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SSCS Was There: Kyoto, Japan (Part 1)

Customer service isn’t just king in Asian C-stores…it’s everything.

Packaged Delights at one of Circle K's Japanese C-stores.

Packaged Delights at one of Circle K’s Japanese C-stores.

Our Sales Management team just returned from the International Asian Forum at the Hyatt Regency in Kyoto, Japan, hosted by Circle K Sunkus Co., Ltd., the company that manages Circle K and Sunkus convenience stores in that country (Circle K is a corporate partner of SSCS). The forum gave us a great opportunity to further inform our perspective on the Asian C-store markets, markets that, while distinct, have one thing in common: they are absolutely exploding with growth and bursting with commercial potential. The commercial vitality of the region was symbolized in the panorama that greeted SSCS Sales Manager Shawn Herrick on the last night of his trip. “We had a layover in Seoul, South Korea on our way home,” Herrick recalls. “I happened to look out my downtown hotel window and was stunned by the sheer volume of growth visible as far as the eye could see. In the middle of a major American city you might view three or four construction cranes from any single vantage point, but I could see 40 or 50 high rise cranes in operation at the same time, for housing development, commercial development, and everything in-between. Acres and acres of land had been cleared, scraped and prepped for the next set of projects. Ten years from now you probably won’t be able to recognize the skyline.”

Pabillion

Scene from a garden in the Kyoto Hyatt Regency.

This overheated, go-go business atmosphere, while holding much promise for the future, also comes with its share of challenges, in large part the kind of logistical problems often associated with emerging economies. Putting an infrastructure into place for water, electricity and other utilities cannot be taken for granted. The reliability of vendors can be a crap shoot, too, which is why the largest Asian C-store chains create their own distribution centers to add reliability and stability to product delivery. It’s also an environment that ratchets up the competitive factor by a multiple of ten. “You walk down a street in Japan and you can’t help but notice that C-stores are doing everything they can to make themselves an integral part of the consumer’s day,” Herrick explains. “Part of the reason they seem so pervasive is that in many countries, the operation doesn’t pump fuel. This means stores can be located anywhere, front and center, vying for the customer’s attention in strip malls, business parks, even apartment high rises.”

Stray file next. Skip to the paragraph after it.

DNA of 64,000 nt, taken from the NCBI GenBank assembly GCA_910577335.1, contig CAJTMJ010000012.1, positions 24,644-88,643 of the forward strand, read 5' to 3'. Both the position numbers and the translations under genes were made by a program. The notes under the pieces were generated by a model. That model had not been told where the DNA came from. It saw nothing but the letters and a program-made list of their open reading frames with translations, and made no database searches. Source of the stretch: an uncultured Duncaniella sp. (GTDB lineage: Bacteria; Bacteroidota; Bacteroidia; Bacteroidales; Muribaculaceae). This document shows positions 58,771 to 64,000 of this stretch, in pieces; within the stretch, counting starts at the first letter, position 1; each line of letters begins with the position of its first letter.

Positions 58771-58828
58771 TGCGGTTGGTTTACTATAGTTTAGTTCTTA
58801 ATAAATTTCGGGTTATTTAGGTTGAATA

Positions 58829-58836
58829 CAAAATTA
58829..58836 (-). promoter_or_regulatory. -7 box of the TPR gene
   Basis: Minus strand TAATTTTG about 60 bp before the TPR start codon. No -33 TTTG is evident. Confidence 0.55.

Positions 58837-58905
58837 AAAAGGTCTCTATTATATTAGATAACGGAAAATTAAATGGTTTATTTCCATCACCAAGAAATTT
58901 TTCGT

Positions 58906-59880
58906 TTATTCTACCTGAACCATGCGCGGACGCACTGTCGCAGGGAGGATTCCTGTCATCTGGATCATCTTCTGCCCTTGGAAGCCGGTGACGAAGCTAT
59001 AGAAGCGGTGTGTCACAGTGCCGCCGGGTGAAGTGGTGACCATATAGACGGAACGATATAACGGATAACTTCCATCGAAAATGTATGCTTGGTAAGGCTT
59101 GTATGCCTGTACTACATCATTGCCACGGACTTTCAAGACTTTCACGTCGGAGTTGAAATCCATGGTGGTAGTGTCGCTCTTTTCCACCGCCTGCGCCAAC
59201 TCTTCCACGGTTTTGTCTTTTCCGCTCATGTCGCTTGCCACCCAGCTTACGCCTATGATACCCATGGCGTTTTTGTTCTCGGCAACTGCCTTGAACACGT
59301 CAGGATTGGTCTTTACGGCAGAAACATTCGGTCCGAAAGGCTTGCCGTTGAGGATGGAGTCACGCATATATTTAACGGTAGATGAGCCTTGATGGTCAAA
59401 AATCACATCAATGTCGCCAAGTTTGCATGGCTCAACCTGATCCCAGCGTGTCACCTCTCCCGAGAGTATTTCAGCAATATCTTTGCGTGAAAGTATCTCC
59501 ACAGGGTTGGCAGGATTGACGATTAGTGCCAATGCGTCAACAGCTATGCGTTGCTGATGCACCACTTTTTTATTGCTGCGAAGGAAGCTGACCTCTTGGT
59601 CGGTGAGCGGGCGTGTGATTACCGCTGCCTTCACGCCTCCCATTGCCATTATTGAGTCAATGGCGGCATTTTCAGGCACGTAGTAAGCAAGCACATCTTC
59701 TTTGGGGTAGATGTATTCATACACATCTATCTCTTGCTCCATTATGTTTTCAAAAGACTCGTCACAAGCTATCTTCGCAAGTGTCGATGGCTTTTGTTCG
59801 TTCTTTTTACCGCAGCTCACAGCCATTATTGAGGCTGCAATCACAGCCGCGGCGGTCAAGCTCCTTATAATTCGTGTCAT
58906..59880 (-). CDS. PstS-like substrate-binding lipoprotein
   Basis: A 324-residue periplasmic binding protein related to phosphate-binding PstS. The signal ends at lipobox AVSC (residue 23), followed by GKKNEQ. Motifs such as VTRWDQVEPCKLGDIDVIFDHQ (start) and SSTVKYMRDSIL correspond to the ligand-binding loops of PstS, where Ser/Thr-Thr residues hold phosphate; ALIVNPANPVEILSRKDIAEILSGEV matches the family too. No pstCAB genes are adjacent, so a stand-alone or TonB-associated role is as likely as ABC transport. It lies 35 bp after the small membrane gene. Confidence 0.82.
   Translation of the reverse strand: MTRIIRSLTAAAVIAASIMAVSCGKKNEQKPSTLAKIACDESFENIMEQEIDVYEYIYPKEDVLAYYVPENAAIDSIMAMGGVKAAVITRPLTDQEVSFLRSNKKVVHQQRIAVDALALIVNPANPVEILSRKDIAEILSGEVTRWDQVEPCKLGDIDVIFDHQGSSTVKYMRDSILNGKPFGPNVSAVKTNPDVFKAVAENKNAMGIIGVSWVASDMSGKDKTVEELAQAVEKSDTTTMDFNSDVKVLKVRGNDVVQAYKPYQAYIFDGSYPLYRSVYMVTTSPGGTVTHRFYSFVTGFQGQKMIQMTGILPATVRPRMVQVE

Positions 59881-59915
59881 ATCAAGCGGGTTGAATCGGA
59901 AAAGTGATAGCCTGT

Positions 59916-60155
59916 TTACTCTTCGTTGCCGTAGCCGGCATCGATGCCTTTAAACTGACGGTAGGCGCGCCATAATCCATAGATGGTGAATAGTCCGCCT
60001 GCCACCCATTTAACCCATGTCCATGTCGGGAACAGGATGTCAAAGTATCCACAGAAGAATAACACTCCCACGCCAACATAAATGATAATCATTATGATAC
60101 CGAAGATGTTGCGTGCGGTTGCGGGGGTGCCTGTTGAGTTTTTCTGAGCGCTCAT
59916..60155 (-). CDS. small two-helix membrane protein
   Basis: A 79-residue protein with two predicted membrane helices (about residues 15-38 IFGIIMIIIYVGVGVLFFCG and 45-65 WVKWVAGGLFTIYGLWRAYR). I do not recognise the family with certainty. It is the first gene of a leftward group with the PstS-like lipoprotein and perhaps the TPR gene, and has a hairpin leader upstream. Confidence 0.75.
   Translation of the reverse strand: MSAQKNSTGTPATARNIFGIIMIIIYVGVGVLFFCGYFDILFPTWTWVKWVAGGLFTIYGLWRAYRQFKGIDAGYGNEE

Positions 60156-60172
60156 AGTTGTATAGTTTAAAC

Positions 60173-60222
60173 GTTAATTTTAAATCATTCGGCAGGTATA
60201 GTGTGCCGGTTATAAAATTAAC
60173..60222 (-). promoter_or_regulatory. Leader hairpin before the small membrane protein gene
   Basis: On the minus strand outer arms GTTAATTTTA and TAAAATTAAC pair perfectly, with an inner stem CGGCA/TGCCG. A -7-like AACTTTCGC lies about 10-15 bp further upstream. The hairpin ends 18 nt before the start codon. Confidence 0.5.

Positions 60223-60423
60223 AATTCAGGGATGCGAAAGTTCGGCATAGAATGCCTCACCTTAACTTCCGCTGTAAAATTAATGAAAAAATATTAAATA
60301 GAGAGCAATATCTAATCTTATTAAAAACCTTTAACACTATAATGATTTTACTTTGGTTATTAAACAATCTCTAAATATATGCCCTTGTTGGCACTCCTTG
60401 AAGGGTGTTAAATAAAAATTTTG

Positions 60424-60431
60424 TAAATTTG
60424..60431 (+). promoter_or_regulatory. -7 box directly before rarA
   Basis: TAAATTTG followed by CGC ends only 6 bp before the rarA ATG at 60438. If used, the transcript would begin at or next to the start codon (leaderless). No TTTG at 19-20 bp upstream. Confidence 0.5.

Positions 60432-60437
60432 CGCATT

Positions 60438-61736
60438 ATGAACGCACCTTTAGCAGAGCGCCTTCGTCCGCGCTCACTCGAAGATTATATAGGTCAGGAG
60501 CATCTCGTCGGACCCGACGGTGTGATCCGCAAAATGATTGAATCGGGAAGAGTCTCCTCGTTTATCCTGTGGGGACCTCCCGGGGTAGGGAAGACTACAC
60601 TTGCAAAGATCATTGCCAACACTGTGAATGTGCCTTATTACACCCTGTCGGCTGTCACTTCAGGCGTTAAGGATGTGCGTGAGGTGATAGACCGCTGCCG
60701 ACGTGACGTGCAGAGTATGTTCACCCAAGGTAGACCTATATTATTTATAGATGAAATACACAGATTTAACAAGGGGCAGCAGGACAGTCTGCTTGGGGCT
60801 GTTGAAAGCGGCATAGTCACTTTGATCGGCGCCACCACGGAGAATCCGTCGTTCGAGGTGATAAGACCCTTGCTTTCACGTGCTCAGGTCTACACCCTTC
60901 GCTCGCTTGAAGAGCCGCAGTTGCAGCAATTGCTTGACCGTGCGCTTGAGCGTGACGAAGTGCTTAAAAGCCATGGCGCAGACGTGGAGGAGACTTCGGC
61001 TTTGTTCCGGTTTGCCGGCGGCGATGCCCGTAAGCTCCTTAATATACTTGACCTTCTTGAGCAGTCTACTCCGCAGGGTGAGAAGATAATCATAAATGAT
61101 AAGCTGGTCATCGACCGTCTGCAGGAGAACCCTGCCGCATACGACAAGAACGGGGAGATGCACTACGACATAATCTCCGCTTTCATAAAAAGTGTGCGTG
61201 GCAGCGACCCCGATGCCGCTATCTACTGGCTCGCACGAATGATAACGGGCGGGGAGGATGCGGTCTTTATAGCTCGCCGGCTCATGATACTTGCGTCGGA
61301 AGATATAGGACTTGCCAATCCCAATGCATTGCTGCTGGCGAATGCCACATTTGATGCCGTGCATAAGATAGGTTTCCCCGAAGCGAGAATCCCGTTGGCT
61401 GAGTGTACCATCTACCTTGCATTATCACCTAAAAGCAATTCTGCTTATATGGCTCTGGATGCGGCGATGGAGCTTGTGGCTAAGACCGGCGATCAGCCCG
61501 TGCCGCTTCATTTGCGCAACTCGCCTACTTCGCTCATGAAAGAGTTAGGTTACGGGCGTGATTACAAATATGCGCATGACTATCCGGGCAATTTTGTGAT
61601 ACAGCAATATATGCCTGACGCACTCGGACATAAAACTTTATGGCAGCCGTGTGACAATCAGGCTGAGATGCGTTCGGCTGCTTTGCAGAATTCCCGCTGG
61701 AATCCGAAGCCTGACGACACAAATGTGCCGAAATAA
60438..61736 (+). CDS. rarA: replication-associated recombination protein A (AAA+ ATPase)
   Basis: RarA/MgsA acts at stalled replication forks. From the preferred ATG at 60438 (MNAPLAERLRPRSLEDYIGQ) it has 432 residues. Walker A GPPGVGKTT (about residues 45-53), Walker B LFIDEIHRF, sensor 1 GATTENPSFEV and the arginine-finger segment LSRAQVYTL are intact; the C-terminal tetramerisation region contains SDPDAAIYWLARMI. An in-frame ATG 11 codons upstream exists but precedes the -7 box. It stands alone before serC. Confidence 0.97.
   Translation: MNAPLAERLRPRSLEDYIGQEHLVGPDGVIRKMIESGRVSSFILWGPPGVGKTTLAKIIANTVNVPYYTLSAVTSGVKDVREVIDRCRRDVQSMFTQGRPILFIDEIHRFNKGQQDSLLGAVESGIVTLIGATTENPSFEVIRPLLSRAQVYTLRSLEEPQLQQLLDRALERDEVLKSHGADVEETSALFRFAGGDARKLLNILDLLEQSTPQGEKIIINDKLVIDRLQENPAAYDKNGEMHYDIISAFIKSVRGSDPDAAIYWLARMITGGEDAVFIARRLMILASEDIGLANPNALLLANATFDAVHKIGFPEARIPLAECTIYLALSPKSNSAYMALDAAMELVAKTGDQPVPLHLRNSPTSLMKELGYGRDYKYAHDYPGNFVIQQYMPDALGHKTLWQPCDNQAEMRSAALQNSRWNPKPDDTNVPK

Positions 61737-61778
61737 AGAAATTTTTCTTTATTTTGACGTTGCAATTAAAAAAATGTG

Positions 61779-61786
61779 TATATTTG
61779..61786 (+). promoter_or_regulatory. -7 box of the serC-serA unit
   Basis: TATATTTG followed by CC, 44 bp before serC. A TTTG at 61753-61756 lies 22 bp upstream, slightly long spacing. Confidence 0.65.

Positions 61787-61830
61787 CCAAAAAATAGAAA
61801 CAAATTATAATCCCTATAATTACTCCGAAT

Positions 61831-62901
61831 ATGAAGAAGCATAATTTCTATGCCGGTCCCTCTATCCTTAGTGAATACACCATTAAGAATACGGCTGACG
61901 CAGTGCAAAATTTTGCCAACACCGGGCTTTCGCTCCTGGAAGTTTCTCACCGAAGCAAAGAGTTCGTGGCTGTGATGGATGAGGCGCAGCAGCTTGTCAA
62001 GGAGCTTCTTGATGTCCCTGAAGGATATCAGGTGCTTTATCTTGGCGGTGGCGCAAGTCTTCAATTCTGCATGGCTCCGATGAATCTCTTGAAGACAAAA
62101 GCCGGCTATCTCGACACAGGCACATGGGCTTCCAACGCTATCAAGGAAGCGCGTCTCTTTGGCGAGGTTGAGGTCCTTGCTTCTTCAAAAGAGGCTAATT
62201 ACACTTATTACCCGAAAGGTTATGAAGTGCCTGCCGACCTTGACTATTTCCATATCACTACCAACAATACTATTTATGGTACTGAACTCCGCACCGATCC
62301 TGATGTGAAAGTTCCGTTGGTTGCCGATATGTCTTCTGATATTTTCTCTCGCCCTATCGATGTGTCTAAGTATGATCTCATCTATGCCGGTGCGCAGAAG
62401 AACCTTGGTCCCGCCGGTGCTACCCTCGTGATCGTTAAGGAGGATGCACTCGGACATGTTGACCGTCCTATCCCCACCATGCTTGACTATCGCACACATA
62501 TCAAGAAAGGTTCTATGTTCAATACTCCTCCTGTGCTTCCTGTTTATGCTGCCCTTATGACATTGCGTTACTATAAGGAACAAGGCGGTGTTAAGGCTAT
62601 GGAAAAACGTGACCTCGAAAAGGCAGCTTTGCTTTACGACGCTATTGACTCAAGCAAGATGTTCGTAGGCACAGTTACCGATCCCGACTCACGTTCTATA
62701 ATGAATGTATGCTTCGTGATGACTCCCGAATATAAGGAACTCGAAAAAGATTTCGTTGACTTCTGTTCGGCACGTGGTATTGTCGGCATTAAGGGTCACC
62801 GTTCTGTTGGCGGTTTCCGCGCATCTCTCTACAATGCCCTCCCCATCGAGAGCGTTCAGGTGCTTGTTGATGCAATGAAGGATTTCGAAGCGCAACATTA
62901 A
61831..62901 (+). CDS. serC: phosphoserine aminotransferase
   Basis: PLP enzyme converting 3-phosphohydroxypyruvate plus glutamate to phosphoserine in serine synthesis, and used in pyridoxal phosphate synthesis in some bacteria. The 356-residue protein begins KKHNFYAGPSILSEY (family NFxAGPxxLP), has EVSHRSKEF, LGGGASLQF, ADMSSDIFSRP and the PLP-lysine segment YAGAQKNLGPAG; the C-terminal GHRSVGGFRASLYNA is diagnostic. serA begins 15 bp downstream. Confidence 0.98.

al_in_Nanzej_Junsei

SSCS VP of Sales and Marketing Al Stoeberl anticipating a feast at Nanzenji Junsei, an outstanding restaurant in Kyoto.

The Asian C-store’s go-to weapon for winning in this highly competitive arena is taking customer service to another level entirely, something that can be obvious the first time you walk through the doors of a store.  “Customer service is everything and every employee knows it,” Herrick states. “It’s a dramatic difference in approach from what we’re used to in the States. I would estimate that average staffing is a little more than double what you see in the U.S. You walk in and someone is there waiting to assist you, answer questions, or address concerns.” To ensure that customers get a quality of service that will compel them to return more than once in the same day, the largest and most successful C-store operators provide in-depth, standardized training to their team members, in Training Academies that ensure staff understands the ins and outs of every part of the business. “The industry and the culture perceive service as a respected business and act accordingly,” adds Herrick. “It was an eye-opener for me, providing a share of valuable lessons I could hardly wait to take back home.” In Part 2 we’ll take you into the heart of a few Japanese C-stores with a generous set of photos taken by our sales team. See you then!

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